Friday, November 27, 2009

Best Books of the Decade

The AV Club has been running a series of "Best of the 00's" listicles. Given how slow my rate of book reading has been since I became an adult, I was rather pleased to see that I'd read 5 of the 20 books on the fiction list for "The best books of the ’00s." And since even better than a listicle is a ranked listicle, I thought I'd better order that subset of books:

1.) Never Let Me Go

I try to review the books I read at goodreads.com. Each book can be rated on a five star scale. None of the I've rated so far have reached 5 stars. Never Let Me Go is the fabled 5 star worthy book. It's incredibly difficult to talk about this book without giving away the plot; I'm not going to even try. It's very short. It's easy to read. But it's impossible to put away. I think that the works of art I appreciate the most are those that strive to be the simplest. It's why Spirited Away is my favorite Miyazaki film.

I read this book in one sitting from 8pm to 4 am or so. Then I crawled into bed and stared at the ceiling and thought about it.

2.) Middlesex & 3.) The Amazing Adventures Of Kavalier & Clay

I really love The Amazing Adventures Of Kavalier & Clay, but Middlesex may be a little better. Kavalier & Clay is a fantastic story set about the "Golden Age" of comic books -- before, during, and after World War II. It's the kind of book you wish you were talented enough to write, the kind of book the grown-up version of any book-obsessed kid would have to love. I was in the Canary Islands when I read it (the Canary Islands!), and I'd steal some time after lunch to go back to my hotel room to finish reading it. With its pulp influences, it's a great story.

Middlesex is a great story too: like Kavalier & Clay it's about family, adventure, and the making of Americans with a historical setting. But it's one that that seems so real and yet so unique that I could never have conceived of it as a kid. I had to read the book first.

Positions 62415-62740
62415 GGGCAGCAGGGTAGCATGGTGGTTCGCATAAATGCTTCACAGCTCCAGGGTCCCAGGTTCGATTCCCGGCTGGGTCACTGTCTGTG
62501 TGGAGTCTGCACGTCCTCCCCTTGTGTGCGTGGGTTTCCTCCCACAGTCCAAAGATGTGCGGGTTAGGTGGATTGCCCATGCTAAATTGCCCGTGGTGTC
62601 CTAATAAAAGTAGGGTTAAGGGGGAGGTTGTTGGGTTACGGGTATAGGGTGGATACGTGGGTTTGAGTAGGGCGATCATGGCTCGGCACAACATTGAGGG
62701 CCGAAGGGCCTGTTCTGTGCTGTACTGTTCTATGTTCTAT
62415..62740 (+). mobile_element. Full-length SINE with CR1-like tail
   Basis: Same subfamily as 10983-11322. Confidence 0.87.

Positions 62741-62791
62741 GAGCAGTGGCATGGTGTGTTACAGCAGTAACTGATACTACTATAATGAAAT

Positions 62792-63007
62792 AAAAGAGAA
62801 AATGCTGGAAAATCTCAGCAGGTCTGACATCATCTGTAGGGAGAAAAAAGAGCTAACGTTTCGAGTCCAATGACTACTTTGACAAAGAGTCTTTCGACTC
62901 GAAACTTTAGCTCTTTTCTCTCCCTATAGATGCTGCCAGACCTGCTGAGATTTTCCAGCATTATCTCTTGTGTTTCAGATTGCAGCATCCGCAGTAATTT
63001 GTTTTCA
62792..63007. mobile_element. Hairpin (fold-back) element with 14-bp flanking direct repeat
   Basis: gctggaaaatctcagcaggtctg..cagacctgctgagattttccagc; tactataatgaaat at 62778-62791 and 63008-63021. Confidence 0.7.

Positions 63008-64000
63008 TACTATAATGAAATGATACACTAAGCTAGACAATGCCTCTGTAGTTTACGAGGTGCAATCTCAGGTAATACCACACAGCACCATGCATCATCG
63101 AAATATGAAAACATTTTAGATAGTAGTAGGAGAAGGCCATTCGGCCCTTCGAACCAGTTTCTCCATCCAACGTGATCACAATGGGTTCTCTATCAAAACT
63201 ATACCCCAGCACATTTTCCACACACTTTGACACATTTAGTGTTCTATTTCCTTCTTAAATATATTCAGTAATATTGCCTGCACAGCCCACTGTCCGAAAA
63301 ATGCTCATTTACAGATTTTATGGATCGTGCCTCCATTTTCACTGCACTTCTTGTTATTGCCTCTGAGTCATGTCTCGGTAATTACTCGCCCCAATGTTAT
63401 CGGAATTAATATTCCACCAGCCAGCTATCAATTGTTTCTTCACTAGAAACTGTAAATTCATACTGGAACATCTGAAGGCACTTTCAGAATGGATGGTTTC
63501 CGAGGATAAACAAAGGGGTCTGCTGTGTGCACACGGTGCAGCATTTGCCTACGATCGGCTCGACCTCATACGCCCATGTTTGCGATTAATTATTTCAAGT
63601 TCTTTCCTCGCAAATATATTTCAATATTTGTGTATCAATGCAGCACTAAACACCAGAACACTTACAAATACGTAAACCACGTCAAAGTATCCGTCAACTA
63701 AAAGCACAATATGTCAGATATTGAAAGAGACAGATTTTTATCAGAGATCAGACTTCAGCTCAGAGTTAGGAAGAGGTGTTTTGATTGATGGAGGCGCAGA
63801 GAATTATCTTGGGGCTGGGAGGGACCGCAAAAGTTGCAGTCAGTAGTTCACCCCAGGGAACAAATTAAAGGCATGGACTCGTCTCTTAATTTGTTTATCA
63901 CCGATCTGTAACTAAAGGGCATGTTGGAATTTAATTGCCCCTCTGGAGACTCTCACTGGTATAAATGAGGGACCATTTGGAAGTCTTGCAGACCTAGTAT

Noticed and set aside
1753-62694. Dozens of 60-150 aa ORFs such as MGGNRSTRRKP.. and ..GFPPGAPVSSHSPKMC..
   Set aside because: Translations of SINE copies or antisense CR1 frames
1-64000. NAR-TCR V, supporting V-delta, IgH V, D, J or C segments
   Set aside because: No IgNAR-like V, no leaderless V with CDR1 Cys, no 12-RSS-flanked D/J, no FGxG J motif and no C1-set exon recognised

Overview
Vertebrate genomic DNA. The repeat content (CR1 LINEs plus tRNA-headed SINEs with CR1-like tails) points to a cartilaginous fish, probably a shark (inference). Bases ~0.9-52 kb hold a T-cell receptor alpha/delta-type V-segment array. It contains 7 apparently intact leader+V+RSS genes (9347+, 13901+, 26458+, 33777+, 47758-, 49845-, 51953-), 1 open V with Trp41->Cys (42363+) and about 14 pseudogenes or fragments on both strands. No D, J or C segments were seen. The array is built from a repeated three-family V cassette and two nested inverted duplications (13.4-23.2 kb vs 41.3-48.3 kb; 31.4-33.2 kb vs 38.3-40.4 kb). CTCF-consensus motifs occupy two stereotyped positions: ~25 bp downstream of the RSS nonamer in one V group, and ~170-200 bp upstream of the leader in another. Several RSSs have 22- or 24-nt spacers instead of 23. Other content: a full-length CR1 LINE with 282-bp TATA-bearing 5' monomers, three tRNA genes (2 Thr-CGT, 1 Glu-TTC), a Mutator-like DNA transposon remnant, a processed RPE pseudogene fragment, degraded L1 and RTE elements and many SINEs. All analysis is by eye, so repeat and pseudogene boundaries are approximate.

4.) Gilead

I read this book while severely jet-lagged and I remember thinking it was very good, but I'm not sure I found it particularly original or unmissable.

5.) Harry Potter and the Half-Blood Prince

Of the 2000s Harry Potter books, I'm not sure I'd pick this one as the best. Way better than The Order of the Phoenix, probably a little better than The Deathly Hallows. But I seem to have very fond memories of The Goblet of Fire. What do you guys think?

By the way, most of these I reviewed on goodreads and Eugene wrote a whole bunch on Never Let Me Go at his blog.

4 comments:

Tim said...

What? No Rule of Four? (hahaha)

I haven't read Never Let Me Go but it sounds cool. I think I may have to pick up a copy. Definitely agree on the other four you mention.

From the rest of the AV Club list I also really, really liked White Teeth, Jonathan Strange & Mr. Norrell, the Blind Assassin and Bel Canto.

It's funny you mention that you've never rated any book 5 stars. I feel like I am very promiscuous with my stars on goodreads. I have to consciously talk myself down from rating every book I enjoy (at least) 4 stars. That probably means I would make a terrible professional critic.

Jackie said...

Jonathan Strange & Mr. Norrell is definitely on my 'to read' list.

And while I'm very stingy with the 5s, I'm flush with 3s and 4s. Basically if I was entertained it's a 3 and if I thought it was a good book it's a 4. Pretty shabby.

Eugene said...

Heh, it's funny to read the reviews of Never Let me Go by others on what-it-all-meant. I seems to have the most bleak interpretation though...

Jackie said...

Hmm. I'm not sure which reviews you're referring to. But I just skimmed a few of the goodreads.com reviews for Never Let Me Go. Some of them are shockingly scathing (one star? are you kidding me?). Have these people no heart? And I do think the book lends itself to bleak interpretations. At the same time, though, it's so beautiful.